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Melnick’s appointment boosts sustainability efforts

February 19, 2008

Sustainability efforts at ASU have grown significantly in the nearly three years since the university’s president, Michael Crow, made it a priority. Now the institutions that embody sustainability, such as the Global Institute of Sustainability (GIOS) and the School of Sustainability, are getting a boost organizationally with the appointment of Rob Melnick as executive director and chief operating officer of GIOS.

Melnick, who will continue as the director of ASU’s Morrison Institute for Public Policy and as a research scientist in the School of Public Affairs, takes on his additional duties at GIOS after serving as ASU’s associate vice president for economic affairs.

For a list of some of Rob Melnick’s accomplishments at ASU click here.

“As a pan-university program, GIOS is one of our most important assets for differentiating ASU as the New American University,” Crow says.

“Rob will work closely with Jon Fink, the Julie Ann Wrigley director of GIOS, and Chuck Redman, director of the School of Sustainability, to advance our goal of making ASU an internationally renowned leader in research, innovation, teaching and solutions in sustainability.”
Melnick will add experience to GIOS in the areas of public policy, strategic planning, corporate and government relations, and management.

“While a number of us have been working to create a broad vision for sustainability at ASU over the past several years, we now recognize that we need somebody with Rob Melnick’s organizational skills and insights to make sure that we make steady progress to accomplish our goals,” says Fink, director of the Global Institute of Sustainability. “Rob is the missing link to greatly accelerate the growth of ASU’s sustainability initiatives.”

Fink says Melnick will have three primary roles:

• Chief of staff for the growing GIOS organization.

• Primary strategist for implementing the sustainability vision developed by ASU faculty, Crow and the GIOS board of trustees.

• Point person within GIOS for engaging the corporate sector.

Melnick says that, in his new position, he will focus on “turning the GIOS vision into reality.”

Because GIOS is so large and cuts across all four ASU campuses, Melnick will be working to determine how to optimize the benefits to GIOS from this large, diverse talent pool while respecting the requirements and motivations that individual faculty have in their “home” units.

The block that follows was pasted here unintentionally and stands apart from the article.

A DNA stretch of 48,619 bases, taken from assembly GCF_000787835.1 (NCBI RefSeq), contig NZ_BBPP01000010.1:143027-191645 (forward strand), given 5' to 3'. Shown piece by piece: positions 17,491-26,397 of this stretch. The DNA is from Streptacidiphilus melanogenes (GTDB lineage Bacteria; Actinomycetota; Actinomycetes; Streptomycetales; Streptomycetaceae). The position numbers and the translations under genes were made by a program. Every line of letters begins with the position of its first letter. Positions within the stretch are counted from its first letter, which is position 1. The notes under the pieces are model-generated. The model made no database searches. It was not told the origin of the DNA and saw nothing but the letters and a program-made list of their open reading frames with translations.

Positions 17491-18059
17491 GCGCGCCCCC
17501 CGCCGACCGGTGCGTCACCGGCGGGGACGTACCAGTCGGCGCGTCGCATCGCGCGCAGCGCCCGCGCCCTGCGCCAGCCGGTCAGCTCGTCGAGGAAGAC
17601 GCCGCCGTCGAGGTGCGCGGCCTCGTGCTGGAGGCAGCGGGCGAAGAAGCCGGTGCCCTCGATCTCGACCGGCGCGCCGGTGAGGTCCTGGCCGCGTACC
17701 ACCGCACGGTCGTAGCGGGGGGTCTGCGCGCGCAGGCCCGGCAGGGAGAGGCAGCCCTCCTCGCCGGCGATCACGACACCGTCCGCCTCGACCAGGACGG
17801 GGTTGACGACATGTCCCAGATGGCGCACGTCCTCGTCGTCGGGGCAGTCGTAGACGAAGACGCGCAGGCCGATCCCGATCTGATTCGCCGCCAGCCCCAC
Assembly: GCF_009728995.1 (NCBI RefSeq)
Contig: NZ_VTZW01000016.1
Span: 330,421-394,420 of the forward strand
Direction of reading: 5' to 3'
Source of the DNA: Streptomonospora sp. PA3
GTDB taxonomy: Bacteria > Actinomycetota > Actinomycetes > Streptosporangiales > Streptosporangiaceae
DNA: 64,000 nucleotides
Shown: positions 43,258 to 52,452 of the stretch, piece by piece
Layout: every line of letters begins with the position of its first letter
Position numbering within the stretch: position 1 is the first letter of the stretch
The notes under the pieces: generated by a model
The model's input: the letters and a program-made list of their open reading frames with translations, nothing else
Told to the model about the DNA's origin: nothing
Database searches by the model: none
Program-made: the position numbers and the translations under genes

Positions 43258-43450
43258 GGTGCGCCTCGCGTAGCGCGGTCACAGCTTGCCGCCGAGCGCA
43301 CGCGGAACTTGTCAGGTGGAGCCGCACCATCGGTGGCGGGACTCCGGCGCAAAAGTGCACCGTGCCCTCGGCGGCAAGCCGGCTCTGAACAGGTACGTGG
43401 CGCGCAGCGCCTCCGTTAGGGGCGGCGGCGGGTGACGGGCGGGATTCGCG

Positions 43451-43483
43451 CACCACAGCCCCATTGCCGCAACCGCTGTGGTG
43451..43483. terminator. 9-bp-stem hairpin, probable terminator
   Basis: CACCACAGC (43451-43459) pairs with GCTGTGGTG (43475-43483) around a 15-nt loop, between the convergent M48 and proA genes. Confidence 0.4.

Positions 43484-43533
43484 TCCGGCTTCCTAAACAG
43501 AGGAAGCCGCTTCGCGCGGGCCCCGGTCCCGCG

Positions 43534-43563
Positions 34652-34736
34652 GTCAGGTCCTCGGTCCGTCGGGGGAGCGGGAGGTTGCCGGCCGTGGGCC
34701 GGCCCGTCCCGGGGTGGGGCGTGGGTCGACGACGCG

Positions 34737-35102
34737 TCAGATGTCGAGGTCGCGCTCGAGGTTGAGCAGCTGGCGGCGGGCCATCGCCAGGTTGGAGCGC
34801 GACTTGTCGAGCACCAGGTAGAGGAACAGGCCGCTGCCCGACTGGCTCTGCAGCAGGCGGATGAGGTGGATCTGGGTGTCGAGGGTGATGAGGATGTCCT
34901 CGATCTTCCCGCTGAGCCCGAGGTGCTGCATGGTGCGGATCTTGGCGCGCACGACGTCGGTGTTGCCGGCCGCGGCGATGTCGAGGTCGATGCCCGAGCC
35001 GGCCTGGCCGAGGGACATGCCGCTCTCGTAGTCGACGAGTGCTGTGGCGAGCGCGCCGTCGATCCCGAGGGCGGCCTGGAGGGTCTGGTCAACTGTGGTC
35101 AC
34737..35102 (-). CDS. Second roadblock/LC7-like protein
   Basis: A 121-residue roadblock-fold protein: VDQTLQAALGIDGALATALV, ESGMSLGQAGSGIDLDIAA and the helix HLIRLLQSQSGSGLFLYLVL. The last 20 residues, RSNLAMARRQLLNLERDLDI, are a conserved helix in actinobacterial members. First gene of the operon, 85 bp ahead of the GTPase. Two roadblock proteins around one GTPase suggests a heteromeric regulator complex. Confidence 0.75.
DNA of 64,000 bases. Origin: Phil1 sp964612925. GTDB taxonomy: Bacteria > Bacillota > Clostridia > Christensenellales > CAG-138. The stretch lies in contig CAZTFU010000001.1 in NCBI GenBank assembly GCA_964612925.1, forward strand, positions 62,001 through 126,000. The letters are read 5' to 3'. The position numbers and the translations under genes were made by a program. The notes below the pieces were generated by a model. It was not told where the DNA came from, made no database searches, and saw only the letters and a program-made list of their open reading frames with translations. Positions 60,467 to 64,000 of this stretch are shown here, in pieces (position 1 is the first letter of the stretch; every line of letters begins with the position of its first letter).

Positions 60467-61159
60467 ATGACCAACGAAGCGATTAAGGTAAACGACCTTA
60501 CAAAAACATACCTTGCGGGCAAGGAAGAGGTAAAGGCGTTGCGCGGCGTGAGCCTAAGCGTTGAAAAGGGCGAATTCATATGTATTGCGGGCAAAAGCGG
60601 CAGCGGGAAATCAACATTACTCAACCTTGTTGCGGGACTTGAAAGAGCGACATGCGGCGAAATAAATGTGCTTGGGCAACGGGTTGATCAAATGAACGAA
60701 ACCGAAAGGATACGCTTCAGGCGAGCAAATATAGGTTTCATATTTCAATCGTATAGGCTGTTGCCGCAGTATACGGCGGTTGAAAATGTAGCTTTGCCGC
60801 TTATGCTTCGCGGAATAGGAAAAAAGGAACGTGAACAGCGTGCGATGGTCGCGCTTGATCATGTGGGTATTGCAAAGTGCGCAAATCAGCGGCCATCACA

“Another challenge will be finding the balance between the ‘R’ and the ‘D’; that is, between discovery and practical application,” Melnick says.

“Corporations, public institutions and individuals are hungry for learning new ways to make their environment, economy and society more sustainable. We want them to look to ASU and GIOS as a leading problem-solver in this space.”

Melnick has been a highly visible ASU researcher and administrator for nearly three decades. Among his contributions to ASU, Melnick established ASU’s Office of Economic Affairs, and has led the development of hundreds of funded policy research reports as director of the Morrison Institute for Public Policy (a position he has held since 1987) and as a research scientist in the School of Public Affairs.

Before coming to ASU, Melnick was a senior fellow and vice president of the Hudson Institute, where he was in charge of policy studies on employment and education. In addition to his administrative responsibilities, Melnick conducts research on urban growth management and economic development. He is the co-author of three books on these subjects and frequently contributes to the institute’s policy research studies.

Most recently, Melnick was co-principal author of major reports titled “Sustainability for Arizona: The Issue of our Age”; “The Treasure of the Superstitions: Scenarios for the Future of Superstition Vistas”; “Arizona’s Premier State Trust Land” and “Seeds of Prosperity: Public Investment in Science and Technology Research.”

Melnick has been appointed to numerous government commissions and task forces on a wide range of public policy issues. He has a bachelor’s degree in government from Dartmouth College, and he earned his master’s degree and doctorate from ASU.